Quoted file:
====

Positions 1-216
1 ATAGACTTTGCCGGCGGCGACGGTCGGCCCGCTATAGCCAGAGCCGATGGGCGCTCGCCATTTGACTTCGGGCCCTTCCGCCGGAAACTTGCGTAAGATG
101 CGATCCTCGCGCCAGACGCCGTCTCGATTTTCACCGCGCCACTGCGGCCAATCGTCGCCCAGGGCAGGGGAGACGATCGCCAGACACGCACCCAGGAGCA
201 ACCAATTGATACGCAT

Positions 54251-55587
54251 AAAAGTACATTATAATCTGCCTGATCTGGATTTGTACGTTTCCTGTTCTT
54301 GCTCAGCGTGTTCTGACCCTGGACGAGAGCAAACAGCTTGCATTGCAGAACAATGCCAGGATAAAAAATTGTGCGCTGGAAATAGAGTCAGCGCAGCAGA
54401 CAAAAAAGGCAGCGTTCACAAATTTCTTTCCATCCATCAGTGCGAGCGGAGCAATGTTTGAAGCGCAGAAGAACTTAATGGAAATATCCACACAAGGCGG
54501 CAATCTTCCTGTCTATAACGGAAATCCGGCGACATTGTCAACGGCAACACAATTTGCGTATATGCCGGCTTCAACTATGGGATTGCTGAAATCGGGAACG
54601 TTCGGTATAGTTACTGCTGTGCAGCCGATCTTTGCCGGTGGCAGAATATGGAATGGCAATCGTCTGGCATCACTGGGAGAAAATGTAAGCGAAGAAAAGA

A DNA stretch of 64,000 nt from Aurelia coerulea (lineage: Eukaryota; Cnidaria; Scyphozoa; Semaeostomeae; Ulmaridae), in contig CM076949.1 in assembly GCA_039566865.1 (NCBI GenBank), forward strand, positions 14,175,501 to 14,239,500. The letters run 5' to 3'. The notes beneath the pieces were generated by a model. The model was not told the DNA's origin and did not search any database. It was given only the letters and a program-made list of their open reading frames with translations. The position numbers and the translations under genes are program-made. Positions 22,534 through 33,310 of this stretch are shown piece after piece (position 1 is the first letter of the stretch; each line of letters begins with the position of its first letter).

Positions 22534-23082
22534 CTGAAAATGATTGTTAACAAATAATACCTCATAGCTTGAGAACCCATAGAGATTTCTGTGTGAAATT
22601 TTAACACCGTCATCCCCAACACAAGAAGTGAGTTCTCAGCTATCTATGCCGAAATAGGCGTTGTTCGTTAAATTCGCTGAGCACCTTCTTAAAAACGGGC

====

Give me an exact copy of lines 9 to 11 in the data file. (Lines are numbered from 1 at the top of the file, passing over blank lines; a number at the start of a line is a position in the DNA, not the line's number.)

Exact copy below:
54501 CAATCTTCCTGTCTATAACGGAAATCCGGCGACATTGTCAACGGCAACACAATTTGCGTATATGCCGGCTTCAACTATGGGATTGCTGAAATCGGGAACG
54601 TTCGGTATAGTTACTGCTGTGCAGCCGATCTTTGCCGGTGGCAGAATATGGAATGGCAATCGTCTGGCATCACTGGGAGAAAATGTAAGCGAAGAAAAGA

A DNA stretch of 64,000 nt from Aurelia coerulea (lineage: Eukaryota; Cnidaria; Scyphozoa; Semaeostomeae; Ulmaridae), in contig CM076949.1 in assembly GCA_039566865.1 (NCBI GenBank), forward strand, positions 14,175,501 to 14,239,500. The letters run 5' to 3'. The notes beneath the pieces were generated by a model. The model was not told the DNA's origin and did not search any database. It was given only the letters and a program-made list of their open reading frames with translations. The position numbers and the translations under genes are program-made. Positions 22,534 through 33,310 of this stretch are shown piece after piece (position 1 is the first letter of the stretch; each line of letters begins with the position of its first letter).